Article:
I was invited to speak at a women’s group last evening about what to do in the fall garden. This is a topic I found easy to prepare as fall has always been one of my favorite times to be in the garden.
To be honest about it, because our climate is so mild in the winter here on the north Oregon coast, we begin our gardening tasks in February. By late September, I am ready to get rid of the dying plants, clean the pots for storage and put the tools away so I can take a break from yard work. Of course, by next February, I will be ready and anxious to be outside once again, getting my hands in the dirt, looking for sprouts of perennials and planting new plants.
Keeping a Fall Garden To-Do Lists
To start fall clean-up – I explained to the ladies – I always create a “to-do” list so I can keep on task. Otherwise, I would be flitting from one job to the next, not getting anything truly accomplished. You know:“Oh, I need my rake… must be in the potting shed. Oh, what a mess this potting shed is! I should clean it out right now. Oops. There is that stake I needed for the lilies. I’ll put it where I can find it next year right now…. Oh. I should clean that hoe before I put it away. Where is my sandpaper? No sandpaper, but there are some weeds outside the potting shed door that need pulled.”
In the meantime, I have forgotten why I needed the rake and they whole yard is a mess with half-cleaned tools and piles of pulled weeds.
Managing Priorities – by due date and needed muscle groups
As I make my list, I try to prioritize what really needs to be done today and what I can leave until next week. And as I prioritize, I also try to divide the tasks into those that use small muscle groups (weeding, deadheading, light pruning) and those that use large muscles (raking, digging, heavy pruning). That way I can alternate large and small muscle groups so that I don’t overdo.
I also don’t try to get everything done at once. I set aside a few minutes or an hour every day to work in the garden. Otherwise I would spend three or four hours at a time and be too tired (or sore) to appreciate what I have accomplished.
Of course, a lot of what gets done will depend on the weather cooperating. Gone are the days of gardening in the rain just to have the job done!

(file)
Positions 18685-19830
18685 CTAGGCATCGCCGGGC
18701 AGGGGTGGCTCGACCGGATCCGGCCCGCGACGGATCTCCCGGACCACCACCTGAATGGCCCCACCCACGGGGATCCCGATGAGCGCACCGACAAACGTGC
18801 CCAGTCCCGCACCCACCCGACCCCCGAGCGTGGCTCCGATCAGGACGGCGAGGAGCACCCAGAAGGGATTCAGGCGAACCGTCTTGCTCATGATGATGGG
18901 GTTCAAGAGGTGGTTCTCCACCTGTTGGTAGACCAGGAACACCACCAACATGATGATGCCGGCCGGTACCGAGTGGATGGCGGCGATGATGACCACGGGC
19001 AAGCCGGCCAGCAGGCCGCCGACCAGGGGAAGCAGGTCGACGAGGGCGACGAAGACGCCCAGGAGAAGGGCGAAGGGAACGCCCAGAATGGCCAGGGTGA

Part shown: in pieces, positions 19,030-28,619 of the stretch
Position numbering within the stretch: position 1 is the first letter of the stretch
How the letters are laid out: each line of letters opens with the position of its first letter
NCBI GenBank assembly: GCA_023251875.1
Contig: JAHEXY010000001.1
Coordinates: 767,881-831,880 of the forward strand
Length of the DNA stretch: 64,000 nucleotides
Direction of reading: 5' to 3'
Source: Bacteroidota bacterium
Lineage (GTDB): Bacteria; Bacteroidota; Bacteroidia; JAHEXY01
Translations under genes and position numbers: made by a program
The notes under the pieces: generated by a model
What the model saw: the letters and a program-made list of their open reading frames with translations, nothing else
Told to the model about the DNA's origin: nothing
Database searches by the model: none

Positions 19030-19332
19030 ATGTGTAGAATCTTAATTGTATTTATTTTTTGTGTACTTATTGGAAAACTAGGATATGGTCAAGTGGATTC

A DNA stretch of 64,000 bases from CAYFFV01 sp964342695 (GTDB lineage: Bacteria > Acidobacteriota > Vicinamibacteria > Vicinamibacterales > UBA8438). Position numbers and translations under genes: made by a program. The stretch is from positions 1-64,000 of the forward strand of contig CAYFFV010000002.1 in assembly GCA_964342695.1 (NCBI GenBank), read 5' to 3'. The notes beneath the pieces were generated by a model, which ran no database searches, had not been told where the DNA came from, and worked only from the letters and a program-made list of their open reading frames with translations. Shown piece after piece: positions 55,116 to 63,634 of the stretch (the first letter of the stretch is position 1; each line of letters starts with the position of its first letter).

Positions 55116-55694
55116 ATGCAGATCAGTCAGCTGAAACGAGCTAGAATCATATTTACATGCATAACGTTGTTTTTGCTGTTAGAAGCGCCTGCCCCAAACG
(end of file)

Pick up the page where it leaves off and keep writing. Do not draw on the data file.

A Sample List
Having said all that, the priorities on my list for the coming week are as follows:
- Cut back the hosta since they are turning brown. I need to do this before they get all slimy. (small muscles)
- Prune the dead branches from the Escallonia so they won’t fall during winter winds. (large muscles)
- Put out slug bait to kill as many as I can before they start to mate and go underground to lay all sorts of eggs. (small muscles)
- Rake the leaves from the lawn. (large muscles)
- Pull the last of the buttercup weeds from the lawn. (small muscles)
- Compost the annuals from the hanging baskets. (large and small muscles) But I will only do this if the nights have gotten colder and they are looking shabby.
- Clean out the terra cotta pots, dry them in the sun, and store them in the potting shed. I like to put newspaper or paper towels between the pots to protect them. (small muscles)
- Clean the patio furniture and garden art and store for the winter. Note what will need a coat of paint next spring so I can have the paint ready when the weather warms.
Now that’s a list that should keep me busy!
The last thing I do each fall is to sharpen and clean the pruners, loppers, shovels and trowels so they can be stored for the winter. Then I rub them with a paper towel dipped with vegetable oil to keep them from rusting.
What other fall gardening chores do you at the end of the season?
I did get some good questions from the ladies, like when do we prune roses? (Answer: it depends on where you live and how bad your winters are. On the Oregon coast, I prune mine at the end of October so the canes won’t break in the wind, and then again in February to stimulate new growth.)
Another question dealt with the timing of mulching. I mulch now so the ground stays warm longer, but I remove the mulch in the spring so it won’t keep the soil too cold and damp. (Note for gardeners in cold climates – mulch is often put on after the ground becomes frozen to keep the ground frozen, thereby preventing freeze-thaw cycles)
Please share with me what sorts of chores you do at the end of the gardening season. For example: what are your priorities?
What do you hate to do the most? What is your favorite part of gardening in the fall?
~ Carla Albright, Tillamook County Oregon Master Gardener